Musical sound can do the same thing because the ears on either side of your head can discern left-right, up-down, near and far dimensions, too. When you couple the music to the visual effects, it opens a whole new and pleasurable experience for the viewer. As you're standing in front of your display are, close your eyes and think about a piece of music you can't wait to use in your show. Is it quiet and calm? Is it wild with lots of drums, guitar riffs and horns? Is it a duet with a piano on one side and the vocalist on the other? Is it an orchestra on stage with violins in the front left, heavy kettle drums in the back, a snare drum back-center, a harp or piano on the back-left, maybe a flute, clarinet or saxophone in the center, trumpets and trombones on the back right and maybe violas on the front right and double-basses way off on the far right? Maybe it's the 'Hallelujah Chorus' from G.F. Handel's oratorio, 'Messiah' where you hear the orchestra in front and the massive choir behind them standing on risers. As humans, we sometimes "move with the sound." When an actor is on the left or right side of a movie screen sometimes his/her voice will come from speakers on that side of the room, too. A train the comes to the station gets louder as it approaches and then the noise moves from left to right as the train passes, doesn't it? Are you starting to see how sound has "geometry" too? Maybe then you can also see how you can use music to highlight different props or areas in your show.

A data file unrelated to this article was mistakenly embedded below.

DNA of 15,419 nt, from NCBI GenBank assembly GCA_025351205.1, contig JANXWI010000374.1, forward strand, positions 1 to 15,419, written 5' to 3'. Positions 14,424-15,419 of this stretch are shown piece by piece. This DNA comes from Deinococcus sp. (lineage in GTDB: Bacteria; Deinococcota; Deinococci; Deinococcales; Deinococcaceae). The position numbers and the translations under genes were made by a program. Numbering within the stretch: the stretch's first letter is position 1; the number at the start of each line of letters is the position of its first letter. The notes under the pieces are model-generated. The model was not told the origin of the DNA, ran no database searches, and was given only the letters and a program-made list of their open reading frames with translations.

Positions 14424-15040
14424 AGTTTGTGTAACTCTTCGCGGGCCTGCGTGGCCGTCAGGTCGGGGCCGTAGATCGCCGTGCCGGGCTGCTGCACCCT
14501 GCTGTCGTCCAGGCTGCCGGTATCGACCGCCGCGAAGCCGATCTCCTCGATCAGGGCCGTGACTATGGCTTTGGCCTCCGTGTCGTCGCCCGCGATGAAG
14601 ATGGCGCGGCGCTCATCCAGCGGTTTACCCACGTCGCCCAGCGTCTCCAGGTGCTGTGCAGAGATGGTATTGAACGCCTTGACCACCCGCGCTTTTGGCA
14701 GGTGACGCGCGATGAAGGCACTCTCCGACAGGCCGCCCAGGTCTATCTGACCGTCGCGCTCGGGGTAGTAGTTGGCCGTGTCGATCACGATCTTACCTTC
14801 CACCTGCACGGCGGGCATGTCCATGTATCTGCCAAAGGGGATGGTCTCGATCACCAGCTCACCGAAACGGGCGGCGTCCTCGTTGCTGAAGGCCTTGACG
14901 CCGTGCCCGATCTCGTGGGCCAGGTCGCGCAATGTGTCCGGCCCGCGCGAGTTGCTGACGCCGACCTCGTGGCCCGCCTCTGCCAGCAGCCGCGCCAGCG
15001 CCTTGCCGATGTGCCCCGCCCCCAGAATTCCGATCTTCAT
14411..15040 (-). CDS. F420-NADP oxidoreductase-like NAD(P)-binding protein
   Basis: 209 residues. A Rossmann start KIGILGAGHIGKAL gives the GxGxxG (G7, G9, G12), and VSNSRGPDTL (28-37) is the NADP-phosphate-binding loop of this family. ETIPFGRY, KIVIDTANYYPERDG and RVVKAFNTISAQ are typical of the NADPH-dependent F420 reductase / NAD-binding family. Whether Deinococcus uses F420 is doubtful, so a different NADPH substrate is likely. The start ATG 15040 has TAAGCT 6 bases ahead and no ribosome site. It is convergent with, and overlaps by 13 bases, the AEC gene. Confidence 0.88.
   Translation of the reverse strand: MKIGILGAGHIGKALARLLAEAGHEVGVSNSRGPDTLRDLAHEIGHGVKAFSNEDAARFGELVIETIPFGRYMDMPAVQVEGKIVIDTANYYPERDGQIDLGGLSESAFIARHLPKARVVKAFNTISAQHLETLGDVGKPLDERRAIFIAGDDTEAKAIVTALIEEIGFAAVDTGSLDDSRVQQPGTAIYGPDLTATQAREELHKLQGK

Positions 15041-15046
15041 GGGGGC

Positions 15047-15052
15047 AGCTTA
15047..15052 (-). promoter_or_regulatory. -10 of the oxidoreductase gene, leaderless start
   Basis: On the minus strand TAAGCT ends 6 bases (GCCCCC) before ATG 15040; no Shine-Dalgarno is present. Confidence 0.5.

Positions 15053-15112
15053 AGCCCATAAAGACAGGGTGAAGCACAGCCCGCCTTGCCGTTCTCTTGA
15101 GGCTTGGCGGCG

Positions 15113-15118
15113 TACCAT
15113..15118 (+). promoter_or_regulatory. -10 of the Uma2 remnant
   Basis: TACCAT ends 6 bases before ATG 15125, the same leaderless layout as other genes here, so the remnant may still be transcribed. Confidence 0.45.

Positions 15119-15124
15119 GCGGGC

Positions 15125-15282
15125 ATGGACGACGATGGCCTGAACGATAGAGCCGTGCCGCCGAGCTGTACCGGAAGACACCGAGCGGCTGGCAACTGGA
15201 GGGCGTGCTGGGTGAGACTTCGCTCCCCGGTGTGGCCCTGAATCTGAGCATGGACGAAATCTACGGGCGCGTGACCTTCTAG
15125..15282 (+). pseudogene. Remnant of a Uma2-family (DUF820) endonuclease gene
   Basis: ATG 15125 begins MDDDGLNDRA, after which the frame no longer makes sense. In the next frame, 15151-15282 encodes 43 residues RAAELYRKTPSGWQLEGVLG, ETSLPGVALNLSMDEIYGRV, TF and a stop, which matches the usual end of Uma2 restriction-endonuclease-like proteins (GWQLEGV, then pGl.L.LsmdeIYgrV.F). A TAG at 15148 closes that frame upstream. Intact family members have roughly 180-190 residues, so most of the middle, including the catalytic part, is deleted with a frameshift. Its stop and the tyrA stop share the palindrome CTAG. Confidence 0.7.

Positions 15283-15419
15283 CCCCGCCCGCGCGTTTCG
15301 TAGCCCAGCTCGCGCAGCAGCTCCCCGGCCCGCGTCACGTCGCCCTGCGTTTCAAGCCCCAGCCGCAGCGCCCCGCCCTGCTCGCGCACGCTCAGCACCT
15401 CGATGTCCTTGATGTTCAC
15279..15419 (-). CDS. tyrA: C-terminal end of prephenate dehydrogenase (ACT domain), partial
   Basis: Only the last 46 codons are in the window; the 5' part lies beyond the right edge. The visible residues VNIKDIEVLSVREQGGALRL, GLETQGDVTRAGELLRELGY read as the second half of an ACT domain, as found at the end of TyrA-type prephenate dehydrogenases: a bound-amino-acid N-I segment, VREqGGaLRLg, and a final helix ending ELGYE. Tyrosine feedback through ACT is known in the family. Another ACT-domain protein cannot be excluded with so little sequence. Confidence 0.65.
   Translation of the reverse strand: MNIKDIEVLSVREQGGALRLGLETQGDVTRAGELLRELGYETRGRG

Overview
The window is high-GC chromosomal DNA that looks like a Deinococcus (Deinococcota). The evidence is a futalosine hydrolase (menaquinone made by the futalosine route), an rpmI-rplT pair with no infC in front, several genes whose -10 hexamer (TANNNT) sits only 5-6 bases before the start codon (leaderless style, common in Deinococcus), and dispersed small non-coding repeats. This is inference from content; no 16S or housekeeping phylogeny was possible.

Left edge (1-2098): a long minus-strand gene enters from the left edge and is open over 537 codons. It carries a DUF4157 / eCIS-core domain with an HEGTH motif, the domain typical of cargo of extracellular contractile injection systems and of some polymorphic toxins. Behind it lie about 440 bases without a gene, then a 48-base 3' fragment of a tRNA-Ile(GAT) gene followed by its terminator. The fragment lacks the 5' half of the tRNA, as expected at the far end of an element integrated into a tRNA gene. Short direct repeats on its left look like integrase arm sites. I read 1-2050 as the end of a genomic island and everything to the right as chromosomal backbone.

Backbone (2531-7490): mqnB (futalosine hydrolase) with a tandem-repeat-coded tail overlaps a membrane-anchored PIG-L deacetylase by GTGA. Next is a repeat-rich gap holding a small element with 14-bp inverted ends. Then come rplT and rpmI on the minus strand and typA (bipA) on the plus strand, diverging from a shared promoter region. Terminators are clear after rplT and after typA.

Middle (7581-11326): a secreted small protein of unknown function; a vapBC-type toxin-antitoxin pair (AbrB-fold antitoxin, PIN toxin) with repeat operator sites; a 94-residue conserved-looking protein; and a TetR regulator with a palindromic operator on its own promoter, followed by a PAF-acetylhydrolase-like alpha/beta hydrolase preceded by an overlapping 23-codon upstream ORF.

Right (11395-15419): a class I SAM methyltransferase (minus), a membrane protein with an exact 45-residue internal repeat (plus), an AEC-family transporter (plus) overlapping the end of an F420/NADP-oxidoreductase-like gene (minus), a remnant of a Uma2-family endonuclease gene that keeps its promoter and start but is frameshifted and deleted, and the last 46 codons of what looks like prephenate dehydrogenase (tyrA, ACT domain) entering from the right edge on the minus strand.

Other Dimensions
But sound has much more than left-right, top-bottom and front-back dimensions to it. It has loudness, for example. Have you ever gone to a movie and at a certain part of the movie, the sound is REALLLLLLY LOUD!!!? It kind of pushes you back in the seat, doesn't it. Or have you ever leaned forward in the seat to hear some dialogue that's especially soft? Music does that, too -- and often, only a moment apart. Loudness can be used to help simulate depth in your show because loudness will push the viewer back while soft musical passages can draw his/her attention in. Loudness can also be thought of as light intensity where the lights are super-bright for super-loud passages and softer/dimmer for quieter sections.